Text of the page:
Your post has raised so many questions in my mind (on a Saturday morning even before getting out of bed!). On the one hand, we’re talking about developing new writing/thinking skills for our students – the ability to drill down to the essence & getting that point across while remaining true to the initial concept. WOW! Just WOW!

    Secondly, I wonder how teachers will feel teaching this type of skill when so many state assessments require students to write, and write, and write with infinite supporting details (I spent a day on state assessment training and not only was it one of the more painful times of my life, but I left a ranting, raving lunatic).

    I on the other hand am excited about this. I will be supporting a group of students who struggle with reading & writing. I plan on sharing this post & some ideas I have with their teacher.

    Oh, & thanks for the link to iPad Photo Tips! You KNOW I subscribed! Looking forward to see if you make any changes to your extremely helpful Coffee Time Series.

    • Tim Childers said:

      Nancy, my apologies for getting your brain working far too early on a Saturday! LOL

      You raise a very valid question about state writing assessments. I’ve worked with kids in middle school for several years on that very thing. And, of course, it is all changing this year with Common Core.

      So, can we micro-teach (if that is a valid way of reaching out) students to get down the very essence of an argument (essential question?) and then build out piece by piece until they have a longer, articulate response?

      Thanks for the comment!

  2. Nancy Sharoff said:

    I told you your post raised questions! As I was doing more iReading BAM! another question popped up. You know how we complain that students have a difficult time staying focused for any amount of time? Would this type of micro delivery perpetuate that? Do we want to undermine the ‘stick-to-ed-ness’ in our students? Just another thought…..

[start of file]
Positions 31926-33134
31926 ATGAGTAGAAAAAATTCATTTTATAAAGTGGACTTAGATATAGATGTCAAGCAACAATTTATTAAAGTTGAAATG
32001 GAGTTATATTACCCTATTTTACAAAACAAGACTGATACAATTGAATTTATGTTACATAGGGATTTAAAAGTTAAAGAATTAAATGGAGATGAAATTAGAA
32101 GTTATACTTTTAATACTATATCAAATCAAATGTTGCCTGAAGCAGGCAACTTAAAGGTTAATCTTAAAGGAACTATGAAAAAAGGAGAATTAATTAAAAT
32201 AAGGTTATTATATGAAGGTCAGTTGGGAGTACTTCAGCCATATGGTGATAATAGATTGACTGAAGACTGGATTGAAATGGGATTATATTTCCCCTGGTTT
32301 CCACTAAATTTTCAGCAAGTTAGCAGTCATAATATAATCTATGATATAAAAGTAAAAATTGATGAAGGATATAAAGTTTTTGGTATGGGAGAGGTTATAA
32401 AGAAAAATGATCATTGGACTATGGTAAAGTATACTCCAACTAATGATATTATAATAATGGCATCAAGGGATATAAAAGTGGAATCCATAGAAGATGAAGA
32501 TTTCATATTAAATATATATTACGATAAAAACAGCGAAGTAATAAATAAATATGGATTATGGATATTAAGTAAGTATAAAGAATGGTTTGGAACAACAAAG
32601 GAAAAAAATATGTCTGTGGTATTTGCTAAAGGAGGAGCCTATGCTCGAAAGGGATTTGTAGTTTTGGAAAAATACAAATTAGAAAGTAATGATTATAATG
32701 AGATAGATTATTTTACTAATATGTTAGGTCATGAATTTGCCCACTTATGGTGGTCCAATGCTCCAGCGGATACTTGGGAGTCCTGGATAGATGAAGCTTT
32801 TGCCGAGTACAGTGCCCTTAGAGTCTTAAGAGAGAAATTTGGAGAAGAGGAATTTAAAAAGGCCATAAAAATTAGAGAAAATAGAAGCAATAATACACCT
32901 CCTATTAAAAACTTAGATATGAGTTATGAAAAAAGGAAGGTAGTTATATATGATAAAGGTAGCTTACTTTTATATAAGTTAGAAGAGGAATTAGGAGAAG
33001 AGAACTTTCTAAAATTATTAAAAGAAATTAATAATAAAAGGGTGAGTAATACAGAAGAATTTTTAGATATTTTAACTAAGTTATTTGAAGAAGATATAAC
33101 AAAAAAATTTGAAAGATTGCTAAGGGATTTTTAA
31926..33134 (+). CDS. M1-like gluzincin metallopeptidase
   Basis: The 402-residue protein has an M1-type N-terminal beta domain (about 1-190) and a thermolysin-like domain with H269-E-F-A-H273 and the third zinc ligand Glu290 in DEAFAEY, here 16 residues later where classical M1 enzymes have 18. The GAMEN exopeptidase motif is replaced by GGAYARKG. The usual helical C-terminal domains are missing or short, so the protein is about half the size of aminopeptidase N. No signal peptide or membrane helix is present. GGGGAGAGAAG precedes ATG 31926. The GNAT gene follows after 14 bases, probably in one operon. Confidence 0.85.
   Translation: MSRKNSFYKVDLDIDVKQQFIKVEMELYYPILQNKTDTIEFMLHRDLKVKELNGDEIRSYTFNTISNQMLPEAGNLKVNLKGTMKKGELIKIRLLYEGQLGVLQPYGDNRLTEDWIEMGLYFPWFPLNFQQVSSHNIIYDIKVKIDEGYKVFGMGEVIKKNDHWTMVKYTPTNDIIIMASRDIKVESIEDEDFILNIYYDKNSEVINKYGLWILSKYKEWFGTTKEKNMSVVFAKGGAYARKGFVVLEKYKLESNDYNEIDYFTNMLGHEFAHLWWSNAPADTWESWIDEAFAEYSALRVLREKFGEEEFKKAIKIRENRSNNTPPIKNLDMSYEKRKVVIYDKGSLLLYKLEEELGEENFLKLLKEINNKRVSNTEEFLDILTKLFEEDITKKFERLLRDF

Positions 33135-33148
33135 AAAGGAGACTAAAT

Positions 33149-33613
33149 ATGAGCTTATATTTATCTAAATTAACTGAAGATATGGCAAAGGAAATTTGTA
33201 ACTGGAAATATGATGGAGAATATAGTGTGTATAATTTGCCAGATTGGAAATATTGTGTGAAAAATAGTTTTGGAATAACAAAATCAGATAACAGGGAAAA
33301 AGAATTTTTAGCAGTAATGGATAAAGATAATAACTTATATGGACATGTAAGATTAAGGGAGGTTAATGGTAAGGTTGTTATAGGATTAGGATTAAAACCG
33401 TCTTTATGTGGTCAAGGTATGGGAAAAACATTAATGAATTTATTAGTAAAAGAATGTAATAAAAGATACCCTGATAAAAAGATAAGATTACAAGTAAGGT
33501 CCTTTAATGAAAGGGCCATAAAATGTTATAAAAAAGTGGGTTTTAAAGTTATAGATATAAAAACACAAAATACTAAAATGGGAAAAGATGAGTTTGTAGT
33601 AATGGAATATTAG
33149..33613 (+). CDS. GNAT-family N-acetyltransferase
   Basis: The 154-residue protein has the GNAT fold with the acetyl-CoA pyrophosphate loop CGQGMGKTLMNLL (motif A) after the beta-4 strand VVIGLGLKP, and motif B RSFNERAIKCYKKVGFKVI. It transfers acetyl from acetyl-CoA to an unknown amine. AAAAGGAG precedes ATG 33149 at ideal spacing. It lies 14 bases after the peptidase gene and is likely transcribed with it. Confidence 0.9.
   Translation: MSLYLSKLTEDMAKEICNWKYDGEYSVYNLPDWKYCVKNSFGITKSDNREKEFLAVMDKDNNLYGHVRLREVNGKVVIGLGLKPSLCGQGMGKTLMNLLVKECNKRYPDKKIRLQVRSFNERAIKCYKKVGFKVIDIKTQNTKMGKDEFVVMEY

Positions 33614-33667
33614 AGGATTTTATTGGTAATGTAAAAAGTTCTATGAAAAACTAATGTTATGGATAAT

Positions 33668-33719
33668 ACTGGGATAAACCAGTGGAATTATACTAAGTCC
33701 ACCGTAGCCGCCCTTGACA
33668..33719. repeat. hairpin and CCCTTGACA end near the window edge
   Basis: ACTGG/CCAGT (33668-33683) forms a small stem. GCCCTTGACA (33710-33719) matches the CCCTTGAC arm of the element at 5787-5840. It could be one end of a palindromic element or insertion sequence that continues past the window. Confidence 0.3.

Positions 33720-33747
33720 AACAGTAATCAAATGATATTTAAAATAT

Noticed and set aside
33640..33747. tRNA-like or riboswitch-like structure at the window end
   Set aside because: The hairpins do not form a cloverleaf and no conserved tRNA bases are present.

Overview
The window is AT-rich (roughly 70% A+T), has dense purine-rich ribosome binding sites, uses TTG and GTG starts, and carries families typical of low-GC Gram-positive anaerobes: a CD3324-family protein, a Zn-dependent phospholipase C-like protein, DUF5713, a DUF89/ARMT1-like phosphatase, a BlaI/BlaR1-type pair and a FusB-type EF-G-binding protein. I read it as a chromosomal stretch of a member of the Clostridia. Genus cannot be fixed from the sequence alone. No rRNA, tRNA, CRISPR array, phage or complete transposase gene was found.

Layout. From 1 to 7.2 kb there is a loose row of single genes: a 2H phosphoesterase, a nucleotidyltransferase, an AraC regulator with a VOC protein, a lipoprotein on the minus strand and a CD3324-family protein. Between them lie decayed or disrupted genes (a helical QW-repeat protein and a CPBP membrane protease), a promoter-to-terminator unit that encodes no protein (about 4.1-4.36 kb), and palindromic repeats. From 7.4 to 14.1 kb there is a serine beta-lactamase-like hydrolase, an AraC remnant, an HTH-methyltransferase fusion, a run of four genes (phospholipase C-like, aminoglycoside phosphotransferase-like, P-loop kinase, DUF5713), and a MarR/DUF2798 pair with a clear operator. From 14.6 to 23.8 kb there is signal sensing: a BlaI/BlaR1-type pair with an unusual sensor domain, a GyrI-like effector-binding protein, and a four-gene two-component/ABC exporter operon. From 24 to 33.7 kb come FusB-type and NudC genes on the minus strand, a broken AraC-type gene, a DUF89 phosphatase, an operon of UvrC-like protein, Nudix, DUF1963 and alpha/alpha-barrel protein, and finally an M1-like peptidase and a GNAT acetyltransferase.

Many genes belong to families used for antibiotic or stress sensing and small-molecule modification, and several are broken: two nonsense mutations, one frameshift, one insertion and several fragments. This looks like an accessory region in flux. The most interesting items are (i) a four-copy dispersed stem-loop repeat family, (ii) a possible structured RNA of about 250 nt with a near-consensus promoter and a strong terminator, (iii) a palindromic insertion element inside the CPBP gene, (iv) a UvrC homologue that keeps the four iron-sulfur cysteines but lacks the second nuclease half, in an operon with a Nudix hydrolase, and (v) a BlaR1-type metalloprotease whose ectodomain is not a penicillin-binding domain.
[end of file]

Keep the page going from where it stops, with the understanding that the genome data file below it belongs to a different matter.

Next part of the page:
• Tim Childers said:

      Questions are good things! I’m not sure we really have a “concentration” problem. Just watch kids on Minecraft or Super Mario. I think what we have is an “Interest” problem.

      How do we interest kids in learning the things we (or the state) thinks is important? Maybe micro-teaching with video and other tools is just the “hook” to pull them in one by one until they find their area of interest. And then, we won’t be able to drag them away! (Yes, I’m a dreamer….)

  3. Kelly Hines said:

    I’m on the fence about this idea, too. I can see benefits to both sides. I wonder if we are meeting student needs or accommodating a lack of attention. Clearly, there is a balance needed. I think it might be cool to have the students generate their own micro-reflections using these types of tools. A student would really have to “know their stuff” to be able to teach/summarize a concept in under 30 seconds!

  4. Tim Childers said:

    No question about it. I have mixed thoughts as well. I guess I’m really advocating for including snippets of micro-teaching inside the shell of our lessons in order to introduce concepts and build interest (like a move trailer or commercial teaser), or something that repeats over and over throughout the lesson to reinforce an idea, or perhaps something that summarizes the teaching at the end. Perhaps tied directly to the original goal or objective of the lesson.

    From my Preaching Class days at undergrad, I can tell you that we were ingrained with the idea that to say less requires you to study more. Our teacher recommended an hour of study for every minute of sermon time.

    Perhaps that’s why micro-teaching resonants with me as possibility. It actually requires more to produce less.